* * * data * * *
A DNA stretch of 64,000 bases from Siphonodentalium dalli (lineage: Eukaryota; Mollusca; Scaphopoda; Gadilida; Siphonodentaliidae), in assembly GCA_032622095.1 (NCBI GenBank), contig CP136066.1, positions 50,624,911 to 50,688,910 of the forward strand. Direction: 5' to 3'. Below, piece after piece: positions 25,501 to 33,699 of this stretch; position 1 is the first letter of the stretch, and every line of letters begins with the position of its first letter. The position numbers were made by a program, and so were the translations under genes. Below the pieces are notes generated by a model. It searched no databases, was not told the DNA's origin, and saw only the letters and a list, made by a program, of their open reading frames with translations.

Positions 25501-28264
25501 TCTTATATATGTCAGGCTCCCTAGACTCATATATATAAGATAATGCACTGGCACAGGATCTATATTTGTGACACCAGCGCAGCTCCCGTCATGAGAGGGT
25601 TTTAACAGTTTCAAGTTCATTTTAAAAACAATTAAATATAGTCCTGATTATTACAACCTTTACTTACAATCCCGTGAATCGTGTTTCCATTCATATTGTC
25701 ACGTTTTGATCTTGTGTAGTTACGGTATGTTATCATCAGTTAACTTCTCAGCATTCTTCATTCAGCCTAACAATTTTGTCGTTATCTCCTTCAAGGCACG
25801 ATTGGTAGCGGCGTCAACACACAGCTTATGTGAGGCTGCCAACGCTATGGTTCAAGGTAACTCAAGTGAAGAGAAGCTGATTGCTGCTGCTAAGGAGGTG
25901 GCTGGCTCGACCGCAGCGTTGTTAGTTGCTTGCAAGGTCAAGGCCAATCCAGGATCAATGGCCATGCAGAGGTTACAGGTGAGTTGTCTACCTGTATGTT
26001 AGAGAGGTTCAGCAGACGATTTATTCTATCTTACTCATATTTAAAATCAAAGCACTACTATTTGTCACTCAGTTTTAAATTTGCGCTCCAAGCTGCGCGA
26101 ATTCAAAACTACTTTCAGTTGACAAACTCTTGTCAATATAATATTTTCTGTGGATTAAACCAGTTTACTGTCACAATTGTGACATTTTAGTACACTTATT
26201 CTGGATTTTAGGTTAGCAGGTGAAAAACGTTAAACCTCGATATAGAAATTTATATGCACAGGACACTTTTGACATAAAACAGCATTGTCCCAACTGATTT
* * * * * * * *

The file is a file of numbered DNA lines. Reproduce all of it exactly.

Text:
A DNA stretch of 64,000 bases from Siphonodentalium dalli (lineage: Eukaryota; Mollusca; Scaphopoda; Gadilida; Siphonodentaliidae), in assembly GCA_032622095.1 (NCBI GenBank), contig CP136066.1, positions 50,624,911 to 50,688,910 of the forward strand. Direction: 5' to 3'. Below, piece after piece: positions 25,501 to 33,699 of this stretch; position 1 is the first letter of the stretch, and every line of letters begins with the position of its first letter. The position numbers were made by a program, and so were the translations under genes. Below the pieces are notes generated by a model. It searched no databases, was not told the DNA's origin, and saw only the letters and a list, made by a program, of their open reading frames with translations.

Positions 25501-28264
25501 TCTTATATATGTCAGGCTCCCTAGACTCATATATATAAGATAATGCACTGGCACAGGATCTATATTTGTGACACCAGCGCAGCTCCCGTCATGAGAGGGT
25601 TTTAACAGTTTCAAGTTCATTTTAAAAACAATTAAATATAGTCCTGATTATTACAACCTTTACTTACAATCCCGTGAATCGTGTTTCCATTCATATTGTC
25701 ACGTTTTGATCTTGTGTAGTTACGGTATGTTATCATCAGTTAACTTCTCAGCATTCTTCATTCAGCCTAACAATTTTGTCGTTATCTCCTTCAAGGCACG
25801 ATTGGTAGCGGCGTCAACACACAGCTTATGTGAGGCTGCCAACGCTATGGTTCAAGGTAACTCAAGTGAAGAGAAGCTGATTGCTGCTGCTAAGGAGGTG
25901 GCTGGCTCGACCGCAGCGTTGTTAGTTGCTTGCAAGGTCAAGGCCAATCCAGGATCAATGGCCATGCAGAGGTTACAGGTGAGTTGTCTACCTGTATGTT
26001 AGAGAGGTTCAGCAGACGATTTATTCTATCTTACTCATATTTAAAATCAAAGCACTACTATTTGTCACTCAGTTTTAAATTTGCGCTCCAAGCTGCGCGA
26101 ATTCAAAACTACTTTCAGTTGACAAACTCTTGTCAATATAATATTTTCTGTGGATTAAACCAGTTTACTGTCACAATTGTGACATTTTAGTACACTTATT
26201 CTGGATTTTAGGTTAGCAGGTGAAAAACGTTAAACCTCGATATAGAAATTTATATGCACAGGACACTTTTGACATAAAACAGCATTGTCCCAACTGATTT